Book Reviewing and ARCs

I did it–I finally signed up for NetGalley. My first book requests are in for two ARCs that will be released in November, and there is an ARC sitting in my kindle just waiting for me–a historical fantasy set in Tuscany during the 11th century. Well, okay, I didn’t look closely enough to see that it’s also YA–ah, but what the hell. It’s rare to find any historical fantasy set in middle ages Italy or that isn’t about the Borgias, right?

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Photo Challange: evanescent

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What I truly love about this photo, and the series of photos I captured on this day, is that it’s the last day, the last afternoon of 2015; New Year’s Eve.  The fog and the smoke from woodstoves create a thick veil and wash out all the brighter color. (see reflecting: https://coffeeandink.blog/2017/05/16/reflecting-winter-2013/–this photo is just down the hill from that one). The sun is trying to push it’s light through the fog/smoke, but there is still this otherworldly sense, for me, of impermanence, twilight, light and dark entwined preparing for the birth of the new year.

What I love about word histories, is that they capture so much more from the meaning of the word by exploring its roots (or “wheel ruts” of the English language). This is from etymology.com

Evanescent:  1717, “on the point of becoming imperceptible,” from French évanescent, from Latin evanescentem (nominative evanescens), present participle of evanescere “disappear, vanish, pass away,” figuratively “be forgotten, be wasted,” from assimilated form of ex “out” (see ex-) + vanescere “vanish,” inchoative verb from vanus “empty, void” (from PIE *wano, suffixed form of root *eue “to leave, abandon, give out”). Sense of “quickly vanishing, having no permanence” is by 1738.

Evanescent

Precipices Come in all Sizes

via Daily Prompt: Precipice

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Definition of precipice

  1. a very steep or overhanging place
  2. a hazardous situation; broadly :  brink

(merriam-webster.com/dictionary)

We’re on the brink of summer. Finally some sun after long cold gray days of rain. The flower garden is happy, past the early spring crocuses and yellow daffs and now to tulips, more complicated daffodils with double blooms, and the blooming of the flowering crab tree. Lilacs are coming. We endure the long winter, the slow spring for summer and fall in Maine, Maine, and New England, at her beautiful best. Maybe because of the cold days and nights, the trees are only half in green, and the black flies are here, too. I’m ready for some hotter weather, as pretty as this is, with sangria on the porch, long Saturday nights talking and waiting for the moon, stars, and fireflies to come out…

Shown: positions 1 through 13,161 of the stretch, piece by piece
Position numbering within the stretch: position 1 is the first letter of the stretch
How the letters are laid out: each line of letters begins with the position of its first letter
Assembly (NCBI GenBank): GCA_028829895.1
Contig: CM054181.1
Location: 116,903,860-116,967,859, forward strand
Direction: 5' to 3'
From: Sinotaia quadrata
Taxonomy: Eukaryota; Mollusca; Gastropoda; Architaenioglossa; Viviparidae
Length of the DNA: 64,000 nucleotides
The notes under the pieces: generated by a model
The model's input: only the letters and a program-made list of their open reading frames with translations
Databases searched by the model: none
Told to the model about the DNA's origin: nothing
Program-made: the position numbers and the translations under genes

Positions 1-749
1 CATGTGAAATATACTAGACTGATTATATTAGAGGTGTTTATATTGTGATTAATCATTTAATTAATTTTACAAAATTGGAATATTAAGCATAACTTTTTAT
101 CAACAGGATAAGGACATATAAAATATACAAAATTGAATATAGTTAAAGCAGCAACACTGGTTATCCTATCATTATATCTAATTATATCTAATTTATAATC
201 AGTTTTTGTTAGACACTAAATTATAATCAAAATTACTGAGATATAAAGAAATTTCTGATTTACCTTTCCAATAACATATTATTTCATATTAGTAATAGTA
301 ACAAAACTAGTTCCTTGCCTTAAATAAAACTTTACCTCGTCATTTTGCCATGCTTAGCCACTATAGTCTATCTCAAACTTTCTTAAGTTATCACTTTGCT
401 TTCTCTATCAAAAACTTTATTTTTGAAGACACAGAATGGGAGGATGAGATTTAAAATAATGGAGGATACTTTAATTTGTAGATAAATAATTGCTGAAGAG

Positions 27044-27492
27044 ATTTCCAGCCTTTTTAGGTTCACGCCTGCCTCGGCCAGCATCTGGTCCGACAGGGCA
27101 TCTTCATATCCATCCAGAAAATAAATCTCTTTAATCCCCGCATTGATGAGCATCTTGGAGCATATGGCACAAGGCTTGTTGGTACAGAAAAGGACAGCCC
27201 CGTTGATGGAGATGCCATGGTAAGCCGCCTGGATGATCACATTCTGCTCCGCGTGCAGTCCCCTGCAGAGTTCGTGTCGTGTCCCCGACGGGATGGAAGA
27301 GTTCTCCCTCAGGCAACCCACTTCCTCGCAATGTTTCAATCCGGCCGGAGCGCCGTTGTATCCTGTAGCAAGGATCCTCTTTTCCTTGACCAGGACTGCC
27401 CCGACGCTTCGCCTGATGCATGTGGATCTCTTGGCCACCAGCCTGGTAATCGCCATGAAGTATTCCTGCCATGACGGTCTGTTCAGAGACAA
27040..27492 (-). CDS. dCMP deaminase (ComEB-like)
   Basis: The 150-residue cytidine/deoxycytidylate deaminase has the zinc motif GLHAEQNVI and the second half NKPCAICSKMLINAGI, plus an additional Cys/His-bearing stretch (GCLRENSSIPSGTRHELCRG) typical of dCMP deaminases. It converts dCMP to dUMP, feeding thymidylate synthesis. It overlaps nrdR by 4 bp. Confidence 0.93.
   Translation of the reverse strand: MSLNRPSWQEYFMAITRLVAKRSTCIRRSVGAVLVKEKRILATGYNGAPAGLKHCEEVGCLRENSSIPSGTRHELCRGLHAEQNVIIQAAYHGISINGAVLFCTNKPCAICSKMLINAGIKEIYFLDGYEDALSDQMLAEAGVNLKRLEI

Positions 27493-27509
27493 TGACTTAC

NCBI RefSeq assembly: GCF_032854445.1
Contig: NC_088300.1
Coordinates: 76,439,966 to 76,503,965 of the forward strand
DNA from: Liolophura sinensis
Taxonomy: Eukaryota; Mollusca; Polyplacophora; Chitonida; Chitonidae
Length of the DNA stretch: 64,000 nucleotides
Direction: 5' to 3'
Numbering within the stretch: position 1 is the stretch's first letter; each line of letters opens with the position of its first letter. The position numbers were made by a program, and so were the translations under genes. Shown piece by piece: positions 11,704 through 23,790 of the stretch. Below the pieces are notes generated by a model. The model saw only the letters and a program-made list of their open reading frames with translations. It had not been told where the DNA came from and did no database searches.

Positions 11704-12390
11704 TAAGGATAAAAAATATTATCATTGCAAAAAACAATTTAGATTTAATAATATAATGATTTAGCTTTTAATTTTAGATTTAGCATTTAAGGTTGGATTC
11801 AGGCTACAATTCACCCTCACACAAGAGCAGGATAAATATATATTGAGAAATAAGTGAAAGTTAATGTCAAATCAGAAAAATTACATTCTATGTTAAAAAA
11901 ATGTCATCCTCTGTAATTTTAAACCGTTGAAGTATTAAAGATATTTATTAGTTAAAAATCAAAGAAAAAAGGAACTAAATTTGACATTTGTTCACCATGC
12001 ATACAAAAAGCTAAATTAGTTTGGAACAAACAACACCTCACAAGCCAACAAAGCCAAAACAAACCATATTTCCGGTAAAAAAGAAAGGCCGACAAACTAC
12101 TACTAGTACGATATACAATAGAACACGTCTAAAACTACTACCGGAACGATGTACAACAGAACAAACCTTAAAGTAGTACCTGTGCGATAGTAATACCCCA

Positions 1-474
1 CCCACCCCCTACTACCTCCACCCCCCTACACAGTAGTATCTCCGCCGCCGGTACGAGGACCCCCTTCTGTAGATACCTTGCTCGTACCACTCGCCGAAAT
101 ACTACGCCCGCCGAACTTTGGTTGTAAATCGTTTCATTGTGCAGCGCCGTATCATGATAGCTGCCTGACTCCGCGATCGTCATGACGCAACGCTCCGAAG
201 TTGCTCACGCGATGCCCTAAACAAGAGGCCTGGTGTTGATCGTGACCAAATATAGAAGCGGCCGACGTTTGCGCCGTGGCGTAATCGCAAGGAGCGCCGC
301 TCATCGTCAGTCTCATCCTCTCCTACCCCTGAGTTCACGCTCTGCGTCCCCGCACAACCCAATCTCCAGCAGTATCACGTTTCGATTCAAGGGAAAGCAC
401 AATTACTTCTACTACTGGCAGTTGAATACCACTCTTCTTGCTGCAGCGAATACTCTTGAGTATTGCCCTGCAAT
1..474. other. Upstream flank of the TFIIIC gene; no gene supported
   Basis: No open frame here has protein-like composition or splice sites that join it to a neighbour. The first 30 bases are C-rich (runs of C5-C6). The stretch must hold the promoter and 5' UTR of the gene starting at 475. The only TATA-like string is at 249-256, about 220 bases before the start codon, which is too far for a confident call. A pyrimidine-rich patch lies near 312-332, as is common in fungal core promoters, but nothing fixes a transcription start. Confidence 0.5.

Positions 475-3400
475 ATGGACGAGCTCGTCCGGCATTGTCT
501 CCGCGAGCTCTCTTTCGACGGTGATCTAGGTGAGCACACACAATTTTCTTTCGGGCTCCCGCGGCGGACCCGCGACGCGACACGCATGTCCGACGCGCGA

Meanwhile…

Precipice (n)The cliffs at the cape of Pointe de Pen-hir, Bretagne, France

(photo credit: Pixabay)

(from entymology.com)

“steep face of rock,” 1630s, from Middle French precipice from Latin praecipitium “a steep place,” literally “a fall or leap,” from praeceps (genitive praecipitis) “steep, headlong, head first,” from prae “before, forth” (see pre- ) + caput “head” (n)). Earlier in English as a verb (1590s) meaning “fall to great depth.”

We can’t quite move forward and yet we can’t go back.

The nation has been steamrolling toward this moment in time for…has it only been almost four months? The majority of us whole-heartedly agree that 45 is not competent to run the serious business of a country. How relieved we’ll be when the grownups remove him from office…though a precipice, a brink suggests that something is not a foregone conclusion, or that this will end the problems. It’s the long fall of a multi-armed octopus. Is this the start of the finale or just another cliffhanger to the next season of West Wingnut2017? #Imarched.

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I do like the “fall to great depth” from the etymology definition. In Dante’s Inferno, traitors occupy the 9th circle of Hell, frozen in ice for eternity. And 45 won’t be alone. This is from a wonderful analysis of  Niven and Pournelles’ scifi classic Inferno (1976–because there is nothing new under the sun) by Mary Pat Campbell Building A Modern Hell http://www.marypat.org/stuff/mywords/dante.html

“Finally, to round out one man’s journey through Hell, Allen comes to the ice plain in which the Traitors are trapped. Again, we have the historical parade of sinners: Bob Ford, who shot Jesse James, Al Capone, and Vito Genovese. But before Allen can get to Hell’s exit, Niven and Pournelle inject one last political shot: two Senators are stuck in the ice, their punishment due only to their votes on anti-ballistic missiles vs. a laser defense system. Both voted the opposite of their conscience, but along party lines; both voted opposite each other. By being traitors to their consciences on a matter of at least nationwide life-or-death, they were condemned to the lowest part of Hell. I found this as a criticism of America’s political system, in which one joins a party for its clout, and in which one may vote “wrong” on important matters for it is the party line.”

Okay, got that off my chest. One of these days, maybe I’ll write my own modern Inferno 😉

Gustav Dore

From Gustav Dore

 

Precipice